Whenever we feel that our deepest needs are not being met, we often act in ways that will ensure those needs will not be met. Whether it’s a husband who needs respect from his wife, a wife who needs love from her husband, or a child who needs the attention of their parent: whatever it is we need, when we set about trying to get it—if we are not submitting to Christ, we inevitably push it away by our behaviors.
Imagine a husband who feels disrespected by his wife. Instead of loving his wife all the more and serving her more, and cherishing her more, he blusters about the house, demanding respect, and in so doing he makes certain that the one thing he will not get is respect.
Imagine a wife who feels unloved by her husband. Instead of respecting him and serving him, she complains and snaps at him like he’s a child and heaps nagging guilt on his head. He may very well respond to her, but the chances of his response being the genuine outpouring of love she needs are slim to none. His response will be more like an appeasement for peace.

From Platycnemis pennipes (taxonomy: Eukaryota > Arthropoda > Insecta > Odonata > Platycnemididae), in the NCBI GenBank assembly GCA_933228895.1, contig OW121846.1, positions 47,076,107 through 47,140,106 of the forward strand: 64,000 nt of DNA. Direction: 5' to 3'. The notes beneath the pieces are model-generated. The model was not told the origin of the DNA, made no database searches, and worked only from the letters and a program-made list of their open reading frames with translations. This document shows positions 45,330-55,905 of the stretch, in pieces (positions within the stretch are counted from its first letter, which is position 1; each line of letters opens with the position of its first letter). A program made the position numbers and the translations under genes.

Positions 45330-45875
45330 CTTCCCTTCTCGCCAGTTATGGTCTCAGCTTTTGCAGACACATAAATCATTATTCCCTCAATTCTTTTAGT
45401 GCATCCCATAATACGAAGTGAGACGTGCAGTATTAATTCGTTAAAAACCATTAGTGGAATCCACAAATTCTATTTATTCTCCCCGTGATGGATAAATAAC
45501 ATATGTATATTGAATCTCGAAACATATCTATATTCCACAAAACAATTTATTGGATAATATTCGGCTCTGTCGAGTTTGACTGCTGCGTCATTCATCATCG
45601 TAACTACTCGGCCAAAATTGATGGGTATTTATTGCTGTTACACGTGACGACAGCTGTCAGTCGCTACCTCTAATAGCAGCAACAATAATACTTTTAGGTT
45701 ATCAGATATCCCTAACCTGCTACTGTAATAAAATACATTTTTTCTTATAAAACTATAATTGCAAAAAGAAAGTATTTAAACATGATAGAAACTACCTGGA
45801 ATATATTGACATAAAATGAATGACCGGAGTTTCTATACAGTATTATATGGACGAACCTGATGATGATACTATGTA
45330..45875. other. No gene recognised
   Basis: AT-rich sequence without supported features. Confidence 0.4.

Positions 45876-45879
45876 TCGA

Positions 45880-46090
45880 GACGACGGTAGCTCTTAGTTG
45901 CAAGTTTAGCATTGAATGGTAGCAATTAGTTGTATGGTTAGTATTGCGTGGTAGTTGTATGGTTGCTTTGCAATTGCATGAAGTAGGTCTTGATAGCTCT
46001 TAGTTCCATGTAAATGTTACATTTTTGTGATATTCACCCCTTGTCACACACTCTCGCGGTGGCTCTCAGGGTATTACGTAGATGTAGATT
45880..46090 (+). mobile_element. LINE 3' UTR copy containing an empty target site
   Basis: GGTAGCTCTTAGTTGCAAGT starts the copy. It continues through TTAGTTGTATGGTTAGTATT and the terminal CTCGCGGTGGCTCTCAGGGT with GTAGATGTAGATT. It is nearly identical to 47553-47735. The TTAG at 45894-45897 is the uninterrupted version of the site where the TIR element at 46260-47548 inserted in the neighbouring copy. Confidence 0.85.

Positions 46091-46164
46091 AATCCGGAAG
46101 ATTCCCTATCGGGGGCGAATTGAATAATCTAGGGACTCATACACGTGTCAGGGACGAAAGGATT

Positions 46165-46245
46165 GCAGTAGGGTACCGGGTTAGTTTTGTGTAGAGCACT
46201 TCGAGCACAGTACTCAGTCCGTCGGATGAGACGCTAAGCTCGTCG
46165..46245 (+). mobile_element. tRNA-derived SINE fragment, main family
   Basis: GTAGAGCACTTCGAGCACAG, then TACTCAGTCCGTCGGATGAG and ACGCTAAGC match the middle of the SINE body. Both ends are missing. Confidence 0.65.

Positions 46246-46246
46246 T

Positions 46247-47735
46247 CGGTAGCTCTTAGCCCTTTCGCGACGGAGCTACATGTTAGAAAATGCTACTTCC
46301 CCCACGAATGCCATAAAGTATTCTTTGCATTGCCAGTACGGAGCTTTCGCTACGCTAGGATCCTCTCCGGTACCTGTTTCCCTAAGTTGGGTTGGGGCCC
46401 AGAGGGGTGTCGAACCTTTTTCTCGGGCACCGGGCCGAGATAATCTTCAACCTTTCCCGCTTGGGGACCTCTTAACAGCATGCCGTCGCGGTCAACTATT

Two applications come out of this:
First, when you are the spouse whose needs are not being met: examine your own behavior and emotions. If you need respect from your wife: cherish her. Not as a sneaky way of serving yourself, but because you are submitting to Christ in obedience. If you need love from your husband: respect him. Not because he has earned it. Maybe he hasn’t. Respect him for the sake of Christ.
Second, if your spouse is acting in a way that doesn’t call for respect or love, take it as a cue for you to serve them all the more. The moment your husband blusters is the very moment you can minister to him with respect. The moment your wife complains is the moment you can minister to her with warmth and love.
All of this will require us to put our pride on the altar and sacrifice it to the Lord. So, let’s go to him now as we confess our sins.